# r predict glm score based on only partial records

I have a glm based on data A and I'd like to score data B to do validation, but some records in B have missing data.

Instead of these ending up without a score (na.omit) or being removed (na.exclude) I'd like them to end up with an outputted prediction that uses the model to determine a value based only on the data with values.

A reproducible example...

data(mtcars)
model<-glm(mpg~.,data=mtcars)
mtcarsNA<-mtcars
NAins <-  NAinsert <- function(df, prop = .1){
n <- nrow(df)
m <- ncol(df)
num.to.na <- ceiling(prop*n*m)
id <- sample(0:(m*n-1), num.to.na, replace = FALSE)
rows <- id %/% m + 1
cols <- id %% m + 1
sapply(seq(num.to.na), function(x){
df[rows[x], cols[x]] <<- NA
}
)
return(df)
}
mtcarsNA<-NAins(mtcarsNA,.4)
mtcarsNA$mpg<-mtcars$mpg
predict(model,newdata=mtcarsNA,type="response")


Where I need the last line to return a result (non-NA) for all records. Can you point me in the direction of the code needed?

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Sounds like you need to do imputation. I think there might be packages called (??) mi/mice, or try library("sos"); findFn("imputation") – Ben Bolker Jun 5 '13 at 14:58
Will take a look now, but to be clear I don't want to impute the missing values in the predictors and then get a score - I want to use only available data and use only the relevant coefficients, which could result in a lower score but fits the requirements I've been given – Steph Locke Jun 5 '13 at 15:02
So do you want to fill in zeros for the missing data? If y=a+b*x1+c*x2 and x2 is missing, what do you want y-hat to be? a+b*x1 or something else? I would normally suggest y=a+b*x1+c*x2bar where x2bar is the mean of x2 across non-missing cases, which is a (VERY) crude form of imputation ... – Ben Bolker Jun 5 '13 at 15:17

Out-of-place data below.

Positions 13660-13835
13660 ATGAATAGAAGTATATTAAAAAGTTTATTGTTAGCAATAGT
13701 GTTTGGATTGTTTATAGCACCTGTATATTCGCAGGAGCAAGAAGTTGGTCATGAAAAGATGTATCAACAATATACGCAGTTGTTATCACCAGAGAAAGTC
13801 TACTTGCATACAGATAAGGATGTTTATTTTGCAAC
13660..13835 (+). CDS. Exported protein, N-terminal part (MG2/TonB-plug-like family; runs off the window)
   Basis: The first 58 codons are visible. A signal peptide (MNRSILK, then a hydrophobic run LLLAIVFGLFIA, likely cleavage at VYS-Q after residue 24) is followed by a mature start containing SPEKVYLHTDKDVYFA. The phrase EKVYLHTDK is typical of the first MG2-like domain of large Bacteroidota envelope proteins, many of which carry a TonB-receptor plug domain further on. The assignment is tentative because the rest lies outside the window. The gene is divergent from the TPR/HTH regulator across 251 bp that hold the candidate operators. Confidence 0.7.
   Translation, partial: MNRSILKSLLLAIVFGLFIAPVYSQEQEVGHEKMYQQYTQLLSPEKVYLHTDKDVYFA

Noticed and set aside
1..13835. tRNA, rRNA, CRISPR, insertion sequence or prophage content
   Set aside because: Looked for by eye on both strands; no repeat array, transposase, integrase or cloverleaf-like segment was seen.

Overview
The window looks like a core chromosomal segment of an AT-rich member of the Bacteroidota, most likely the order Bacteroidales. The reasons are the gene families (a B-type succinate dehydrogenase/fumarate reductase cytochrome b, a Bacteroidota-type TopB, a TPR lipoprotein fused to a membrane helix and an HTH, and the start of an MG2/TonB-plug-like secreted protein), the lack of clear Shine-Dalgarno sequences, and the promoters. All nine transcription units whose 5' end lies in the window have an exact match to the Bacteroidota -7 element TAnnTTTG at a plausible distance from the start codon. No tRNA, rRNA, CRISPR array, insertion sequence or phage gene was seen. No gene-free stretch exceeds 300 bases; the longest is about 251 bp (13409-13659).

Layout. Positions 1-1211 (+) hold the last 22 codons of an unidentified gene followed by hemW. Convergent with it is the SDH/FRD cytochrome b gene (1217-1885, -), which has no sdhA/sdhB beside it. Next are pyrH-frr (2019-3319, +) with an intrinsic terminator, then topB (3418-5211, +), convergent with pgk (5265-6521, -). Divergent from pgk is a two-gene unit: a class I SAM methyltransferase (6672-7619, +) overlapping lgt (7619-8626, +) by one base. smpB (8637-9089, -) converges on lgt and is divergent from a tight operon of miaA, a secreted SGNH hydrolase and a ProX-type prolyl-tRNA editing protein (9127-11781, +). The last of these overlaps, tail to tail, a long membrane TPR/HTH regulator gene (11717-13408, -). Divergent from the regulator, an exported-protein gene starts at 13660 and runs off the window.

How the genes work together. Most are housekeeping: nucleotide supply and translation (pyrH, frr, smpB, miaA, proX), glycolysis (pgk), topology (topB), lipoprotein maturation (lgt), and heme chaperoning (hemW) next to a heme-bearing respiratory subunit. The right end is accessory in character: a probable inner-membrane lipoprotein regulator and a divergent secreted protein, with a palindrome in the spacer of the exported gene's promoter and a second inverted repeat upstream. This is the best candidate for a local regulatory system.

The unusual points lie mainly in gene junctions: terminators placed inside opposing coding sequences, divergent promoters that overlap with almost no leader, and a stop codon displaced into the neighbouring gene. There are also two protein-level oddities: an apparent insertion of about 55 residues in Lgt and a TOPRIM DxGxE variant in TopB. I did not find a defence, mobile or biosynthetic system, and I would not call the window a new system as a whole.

it should be a+b*x1 – Steph Locke Jun 5 '13 at 15:18
This doesn't make any sense. You should replace $x_2$ with $\bar{x}_2$. Mean is the probabilistically weighted estimate of $x_2$. But since you actually have a generalized linear model, you really need to do the following. Suppose your prediction function is $f(x_1, x_2, \ldots, x_n)$. Then the correct prediction with missing values $x_{n_1}, x_{n_2},\ldots x_{n_k}$ is $\int \ldots \int f(x_1, x_2, \ldots, x_n) p(x_{n_1}, \ldots , x_{n_k}) dx_{n_1}\ldots dx{n_k}$, where $p$ is the probability density. Replace integral with sum and density with probability for discrete outcomes. – SMeznaric Jun 15 '14 at 10:51

Based on the conversation in the comments, you want to replace NA values with zero before predicting. This seems dangerous/dubious to me -- use at your own risk.

naZero <- function(x) { x[is.na(x)] <- 0; x }
mtcarszero <- lapply(mtcarsNA,naZero)
predict(model,newdata=mtcarszero,type="response")


should be what you want.

For categorical variables, if you are using default treatment contrasts, then I think the consistent thing to do is something like this:

naZero <- function(x) { if (is.numeric(x)) {
repVal <- 0
} else {
if (is.factor(x)) {
repVal <- levels(x)[1]
} else stop("uh-oh")
}
x[is.na(x)] <- repVal
x }

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I might phrase my similar concern by saying that this is in no way "ignoring" or "not using" the missing values. You're including them but assuming they are all 0. Assuming all missing values have a value of pi wouldn't be ignoring them either. – joran Jun 5 '13 at 15:26
Great idea - elegantly simple. I have to work on it a bit for categorical variables but the concept is sound - thank you very much. – Steph Locke Jun 5 '13 at 15:27